Last time, I gave a little first-person insight into the mind of a hard-core progressive. On the subject of class distinctions and wealth distribution, the progressive honestly believes that the difficulty of the work should define the magnitude of the financial compensation, not the market demand…that the only institution capable of remaining impartial enough to make sound decisions about charitable endeavors is the government, and that the wealthy literally had to have achieved their high station through crooked or unfair means since those in their employ only see a tiny fraction of that wealth.
Now for a change of pace, let’s look at the more moderate face of liberalism. We’ll call guest #2 Claire. Claire grew up in a family with a mother who was a part of the movement to support the Equal Rights Amendment – a home with no cable television (but an antenna, which they used every week to watch mainly the mainstream network news programs and PBS). Her parents were loosely observant Catholics and very attentive to her education and her civility. She is well-mannered and level-headed on the whole, but certainly a product of the media and her liberal surroundings. Actually, apart from her generous nature, her defining virtue is her respect for others – especially authorities. I’m actually going to be merging several conversations here…I’ve had many discussions with her on various political issues, from private vs. public sector responsibilities to spirituality, but I think a few highlights will give you a good picture of the center-left Democrat.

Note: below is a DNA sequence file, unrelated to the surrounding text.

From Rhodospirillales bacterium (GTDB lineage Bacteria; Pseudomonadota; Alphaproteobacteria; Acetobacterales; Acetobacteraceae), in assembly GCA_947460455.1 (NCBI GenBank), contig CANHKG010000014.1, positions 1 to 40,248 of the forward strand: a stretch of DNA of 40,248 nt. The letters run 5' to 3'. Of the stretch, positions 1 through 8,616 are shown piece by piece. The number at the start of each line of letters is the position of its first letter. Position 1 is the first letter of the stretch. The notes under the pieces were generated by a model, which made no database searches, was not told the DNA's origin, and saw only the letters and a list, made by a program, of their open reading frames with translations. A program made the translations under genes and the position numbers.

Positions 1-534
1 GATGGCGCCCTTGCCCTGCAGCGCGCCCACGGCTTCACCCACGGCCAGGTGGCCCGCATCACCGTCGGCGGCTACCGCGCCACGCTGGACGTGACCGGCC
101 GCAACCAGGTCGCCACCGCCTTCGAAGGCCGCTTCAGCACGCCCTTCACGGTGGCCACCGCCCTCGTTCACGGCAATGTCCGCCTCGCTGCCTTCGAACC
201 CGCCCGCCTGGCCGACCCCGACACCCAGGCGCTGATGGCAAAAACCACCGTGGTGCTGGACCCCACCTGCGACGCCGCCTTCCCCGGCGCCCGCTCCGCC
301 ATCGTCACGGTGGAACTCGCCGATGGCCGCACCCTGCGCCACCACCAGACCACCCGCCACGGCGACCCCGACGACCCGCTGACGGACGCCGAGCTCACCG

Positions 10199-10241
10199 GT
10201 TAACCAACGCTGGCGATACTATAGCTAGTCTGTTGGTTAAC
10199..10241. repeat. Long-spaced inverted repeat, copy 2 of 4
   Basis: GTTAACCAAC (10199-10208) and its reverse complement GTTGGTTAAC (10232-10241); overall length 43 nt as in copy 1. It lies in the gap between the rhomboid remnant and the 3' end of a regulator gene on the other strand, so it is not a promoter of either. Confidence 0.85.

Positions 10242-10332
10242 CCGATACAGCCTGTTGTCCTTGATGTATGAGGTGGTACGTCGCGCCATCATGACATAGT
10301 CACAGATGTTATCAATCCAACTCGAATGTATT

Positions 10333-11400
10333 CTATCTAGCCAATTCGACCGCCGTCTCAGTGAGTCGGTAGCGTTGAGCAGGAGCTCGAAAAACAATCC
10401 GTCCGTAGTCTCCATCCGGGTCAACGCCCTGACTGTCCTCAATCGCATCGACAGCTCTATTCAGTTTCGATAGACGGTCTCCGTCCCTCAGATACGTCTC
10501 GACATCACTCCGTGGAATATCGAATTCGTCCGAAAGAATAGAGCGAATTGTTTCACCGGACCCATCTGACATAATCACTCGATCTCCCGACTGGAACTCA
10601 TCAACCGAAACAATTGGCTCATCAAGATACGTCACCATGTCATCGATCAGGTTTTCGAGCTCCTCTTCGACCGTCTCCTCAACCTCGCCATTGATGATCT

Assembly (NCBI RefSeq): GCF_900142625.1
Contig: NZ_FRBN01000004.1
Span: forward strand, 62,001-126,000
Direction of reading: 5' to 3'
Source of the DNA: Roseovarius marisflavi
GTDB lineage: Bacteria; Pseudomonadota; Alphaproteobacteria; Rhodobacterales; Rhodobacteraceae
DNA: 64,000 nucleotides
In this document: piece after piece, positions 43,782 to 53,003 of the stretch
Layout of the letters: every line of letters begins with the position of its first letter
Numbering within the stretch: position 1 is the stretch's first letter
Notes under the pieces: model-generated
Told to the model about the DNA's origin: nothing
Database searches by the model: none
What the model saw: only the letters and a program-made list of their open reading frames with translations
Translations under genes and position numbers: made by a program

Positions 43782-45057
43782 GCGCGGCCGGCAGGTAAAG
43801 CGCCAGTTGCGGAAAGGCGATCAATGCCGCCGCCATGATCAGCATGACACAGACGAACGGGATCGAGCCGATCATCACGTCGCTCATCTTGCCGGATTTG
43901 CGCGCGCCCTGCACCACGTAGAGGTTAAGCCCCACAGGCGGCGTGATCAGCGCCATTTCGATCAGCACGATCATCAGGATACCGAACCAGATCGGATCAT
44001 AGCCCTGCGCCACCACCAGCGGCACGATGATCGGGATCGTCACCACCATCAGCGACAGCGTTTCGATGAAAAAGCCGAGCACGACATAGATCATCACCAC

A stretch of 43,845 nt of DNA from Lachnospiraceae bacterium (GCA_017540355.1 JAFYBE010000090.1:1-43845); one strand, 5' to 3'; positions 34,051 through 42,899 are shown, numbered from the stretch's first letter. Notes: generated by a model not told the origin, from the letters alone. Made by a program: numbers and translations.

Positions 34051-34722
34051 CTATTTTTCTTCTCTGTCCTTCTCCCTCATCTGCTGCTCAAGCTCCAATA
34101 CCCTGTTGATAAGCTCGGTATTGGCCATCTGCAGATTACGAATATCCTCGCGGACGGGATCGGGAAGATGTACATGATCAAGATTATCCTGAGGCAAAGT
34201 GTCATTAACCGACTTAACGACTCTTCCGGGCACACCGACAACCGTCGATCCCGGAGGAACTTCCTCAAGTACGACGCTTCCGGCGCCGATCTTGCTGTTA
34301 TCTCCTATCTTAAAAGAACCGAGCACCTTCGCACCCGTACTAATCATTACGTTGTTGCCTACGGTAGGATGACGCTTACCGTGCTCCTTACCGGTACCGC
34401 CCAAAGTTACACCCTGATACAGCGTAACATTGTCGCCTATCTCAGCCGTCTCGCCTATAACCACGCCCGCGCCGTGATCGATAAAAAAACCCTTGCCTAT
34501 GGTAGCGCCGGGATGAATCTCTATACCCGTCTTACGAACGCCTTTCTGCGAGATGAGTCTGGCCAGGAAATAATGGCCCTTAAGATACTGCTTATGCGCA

CLAIRE: It’s funny to me…the Republicans used to be all about social justice – they led the abolitionist marches, they fought for woman’s suffrage, they were the first to establish the department of veteran’s affairs. So why didn’t they get on board with the civil rights movement? Why were they behind in the 60s and 70s? Why aren’t they feminists? What changed?